Chapter One: Diagnosis
Chapter Two: Donor?
Chapter Three: Dialysis
Chapter Four: Transplant
Chapter Five: Recovery
From My Lens
 Chapter One: Diagnosis

Photo by David Lee Hartlage

By late September, tests showed my creatinine jumped to 6.4. The time had come to begin the transplant process.

Dr. Charles Pruchno and I discuss transplant options for the first time on September 23, 1999. Since I had four people willing to donate, he suggested I have the procedure done at Northwestern Memorial Hospital in Chicago. Northwestern is one of the few transplant centers in the country that perform a laparoscopic removal of a kidney from a living donor. This procedure is much less invasive than the standard removal and reduces the donor's recovery time by two-thirds. In short, it's much easier on the donor.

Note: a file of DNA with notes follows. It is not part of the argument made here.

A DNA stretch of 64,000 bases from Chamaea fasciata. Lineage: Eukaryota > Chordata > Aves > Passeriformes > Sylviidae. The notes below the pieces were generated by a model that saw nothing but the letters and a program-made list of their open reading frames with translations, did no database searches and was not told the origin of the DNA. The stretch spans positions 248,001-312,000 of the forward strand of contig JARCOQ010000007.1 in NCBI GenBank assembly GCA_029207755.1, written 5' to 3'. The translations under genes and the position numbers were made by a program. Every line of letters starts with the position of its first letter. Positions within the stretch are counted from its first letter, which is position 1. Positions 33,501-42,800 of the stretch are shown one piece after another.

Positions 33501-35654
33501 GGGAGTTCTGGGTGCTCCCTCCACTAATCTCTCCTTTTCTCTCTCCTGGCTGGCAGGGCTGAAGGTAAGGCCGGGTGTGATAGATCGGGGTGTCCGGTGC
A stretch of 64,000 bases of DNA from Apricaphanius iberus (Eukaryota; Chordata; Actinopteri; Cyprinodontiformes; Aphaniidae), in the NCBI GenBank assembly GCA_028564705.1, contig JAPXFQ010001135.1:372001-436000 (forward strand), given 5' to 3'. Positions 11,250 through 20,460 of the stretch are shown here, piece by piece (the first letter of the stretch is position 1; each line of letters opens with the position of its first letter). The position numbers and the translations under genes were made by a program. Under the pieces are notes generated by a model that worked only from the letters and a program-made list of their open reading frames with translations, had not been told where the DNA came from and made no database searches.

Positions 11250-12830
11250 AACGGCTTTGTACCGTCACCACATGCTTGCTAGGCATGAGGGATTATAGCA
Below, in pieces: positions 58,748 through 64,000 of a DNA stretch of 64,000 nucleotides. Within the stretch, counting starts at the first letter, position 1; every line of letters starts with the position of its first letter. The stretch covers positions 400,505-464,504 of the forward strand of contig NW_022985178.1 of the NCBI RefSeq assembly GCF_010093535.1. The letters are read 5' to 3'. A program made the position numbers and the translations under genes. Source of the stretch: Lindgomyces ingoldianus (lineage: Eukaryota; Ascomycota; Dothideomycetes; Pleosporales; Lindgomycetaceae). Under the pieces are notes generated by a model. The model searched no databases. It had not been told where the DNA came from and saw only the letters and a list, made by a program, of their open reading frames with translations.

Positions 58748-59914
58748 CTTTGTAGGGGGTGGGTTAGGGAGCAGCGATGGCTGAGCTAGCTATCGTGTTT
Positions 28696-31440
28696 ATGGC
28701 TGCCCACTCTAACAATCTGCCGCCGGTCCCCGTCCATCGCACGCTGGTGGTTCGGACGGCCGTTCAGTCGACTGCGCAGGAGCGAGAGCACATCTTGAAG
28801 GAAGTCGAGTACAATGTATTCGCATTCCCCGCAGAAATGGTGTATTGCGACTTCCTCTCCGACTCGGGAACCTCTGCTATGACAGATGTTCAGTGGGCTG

The procedure to implant the kidney is universal -- it makes little difference to the recipient where the transplant is done. As a result of this conversation, I contacted Northwestern and made plans to visit on October 22, 1999, for a workup.

Another option was to wait for my kidneys to fail and go on dialysis. For several reasons, some people do not have the transplant option and must remain on dialysis the rest of their lives.

Another option for those without a live donor is a cadaveric donor, someone who has died and donated their organs. A person can wait for weeks, months or years for a cadaveric kidney. With new advances in medicine, the three-year survival rate of a cadaveric kidney is almost as high as receiving a live donation. The long-term survival rate, however, is much higher for kidneys donated by a living person.

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